As the National Capital region continues to dig out from two feet (or thereabouts) of snow, it's a good time to reflect on the genealogical uses of Record Group 27, Records of the Weather Bureau.
Our farm family ancestors kept close watch of the weather and it certainly affected their economic well-being much more than it does us city dwellers. Today, only 2% of the U.S. population are farm families; in 1790, they comprised at least 90%.
While the Weather Bureau was not established until 1890, the federal government's interest in collecting weather information dates back to the 1810s, when army hospital, post, and regimental surgeons were directed to keep diaries of the weather. These duties were transferred in 1870 to officers reporting to the Chief Signal Officer. Meanwhile, from 1847 to 1870, the Smithsonian Institution collected data from voluntary observers throughout the country. All of these observations are available on National Archives Microfilm Publication T907, Climatological Records of the Weather Bureau, 1819-1892 (562 rolls), which is not online.
Information about weather can be useful background information that puts flesh on the bones of those ancestors. What was the weather like on the day your ancestor was born? Married? Died? Or at some other point his or her life? You may not find an answer for your precise location, but a nearby one might be close enough. One of my grandfathers was born in November 1888, but his birth was not recorded until the spring of 1889. One suspects weather had something to do with it - even though the winter of 1888-89 was not as epic as that of January-March 1888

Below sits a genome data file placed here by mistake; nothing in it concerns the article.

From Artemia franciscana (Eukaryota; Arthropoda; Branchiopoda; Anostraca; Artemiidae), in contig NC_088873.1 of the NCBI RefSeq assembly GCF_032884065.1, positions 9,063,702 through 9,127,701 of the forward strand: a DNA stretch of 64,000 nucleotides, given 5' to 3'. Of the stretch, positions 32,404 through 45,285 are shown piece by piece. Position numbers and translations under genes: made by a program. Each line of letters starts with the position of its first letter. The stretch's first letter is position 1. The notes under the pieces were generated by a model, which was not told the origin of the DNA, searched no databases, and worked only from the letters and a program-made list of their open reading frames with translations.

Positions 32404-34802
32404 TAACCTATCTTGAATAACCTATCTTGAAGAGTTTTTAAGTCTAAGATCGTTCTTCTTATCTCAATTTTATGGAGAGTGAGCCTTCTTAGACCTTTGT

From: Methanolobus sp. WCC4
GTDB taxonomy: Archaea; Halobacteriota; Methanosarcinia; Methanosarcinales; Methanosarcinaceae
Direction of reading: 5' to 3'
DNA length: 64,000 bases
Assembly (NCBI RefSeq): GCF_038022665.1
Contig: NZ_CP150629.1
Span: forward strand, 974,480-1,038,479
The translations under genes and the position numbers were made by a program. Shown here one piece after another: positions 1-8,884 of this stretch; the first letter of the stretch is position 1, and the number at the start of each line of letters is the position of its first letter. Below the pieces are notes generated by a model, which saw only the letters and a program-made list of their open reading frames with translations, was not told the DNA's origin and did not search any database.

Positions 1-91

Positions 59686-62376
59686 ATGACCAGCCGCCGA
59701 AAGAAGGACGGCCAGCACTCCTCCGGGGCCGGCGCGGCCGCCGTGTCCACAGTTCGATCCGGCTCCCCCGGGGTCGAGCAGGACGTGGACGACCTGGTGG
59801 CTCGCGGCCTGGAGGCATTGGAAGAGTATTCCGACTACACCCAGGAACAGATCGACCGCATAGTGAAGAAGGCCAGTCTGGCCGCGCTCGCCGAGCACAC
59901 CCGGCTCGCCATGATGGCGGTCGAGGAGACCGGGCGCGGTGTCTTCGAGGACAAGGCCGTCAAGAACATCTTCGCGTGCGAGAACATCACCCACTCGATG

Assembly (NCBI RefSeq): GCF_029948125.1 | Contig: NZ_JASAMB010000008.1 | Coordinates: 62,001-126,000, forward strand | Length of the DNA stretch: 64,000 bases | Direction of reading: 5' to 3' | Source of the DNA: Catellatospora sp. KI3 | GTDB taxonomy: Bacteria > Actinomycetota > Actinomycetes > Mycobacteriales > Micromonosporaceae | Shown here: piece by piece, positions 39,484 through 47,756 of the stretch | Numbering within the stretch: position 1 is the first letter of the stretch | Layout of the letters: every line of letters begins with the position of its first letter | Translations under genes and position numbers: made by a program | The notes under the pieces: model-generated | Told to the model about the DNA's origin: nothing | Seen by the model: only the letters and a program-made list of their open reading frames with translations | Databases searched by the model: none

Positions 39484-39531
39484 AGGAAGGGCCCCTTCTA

Our retired colleagues, Constance Potter and Kenneth Heger, used to give a lecture called "Stormy Weather" that was all about the genealogical uses of weather information from federal records. Connie presents some of that information in De Smet, Dakota Territory, Little Town in the National Archives, Part 2.
The year 1816 was known as "1800 and Froze to Death" (as well as "The Year without any Summer" and other appellations). It was a year when there was frost or snow in nearly every month, and farmers planted crops two and three times only to see them die. Many farm families from the northern United States moved west in 1817 in hopes of a better future.
in 2005, Hurricane Katrina displaced thousands from New Orleans, Louisiana, with many never to return.
In addition to T907, other useful federal records are:
- National Archives Microfilm Publication M1379, Selected Documents from the Records of the Weather Bureau Relating to New Orleans, 1870-1912 (8 rolls)
- Weather Bureau Photographs
- U.S. Government publications in the U.S. Serial Set, which is available as a free database on public access computers at NARA facilities nationwide. In addition, many libraries may also have it available in an online database. Click here for more information about government documents.
- U.S. Government publications found online at
- U.S. Government publications in RG 287, Publications of the U.S. Government
- Records of other federal agencies with an interest in weather phenomena:
- Records of the Office of the Secretary of Agriculture, RG 16
- Records of the Hydrographic Office, RG 37
- Records of the U.S. Naval Observatory, RG 78
- Records of the Office of the Chief Signal Officer, RG 111
- Records of the Office of the Surgeon General (Army), RG 112
- Records of the National Oceanic and Atmospheric Administration, RG 370
- and others
Nonfederal sources of information include articles in newspapers in the area where your ancestors lived. For example, the Columbus, Ohio, Statesman of February 15, 1842 reprinted a news item from the Cleveland Herald that described a "Terrible Tornado" in Mayfield, Cuyahoga County, Ohio, and Kirtland, Lake County, Ohio, that caused considerable damage. More than 30 people with their losses ("house unroofed," "barn unroofed," "barn demolished," etc.) are mentioned. Local newspapers may be available on microfilm at local public libraries, or in online databases such as GenealogyBank.com and Newspapers.com.
May the sun always shine on your genealogical research!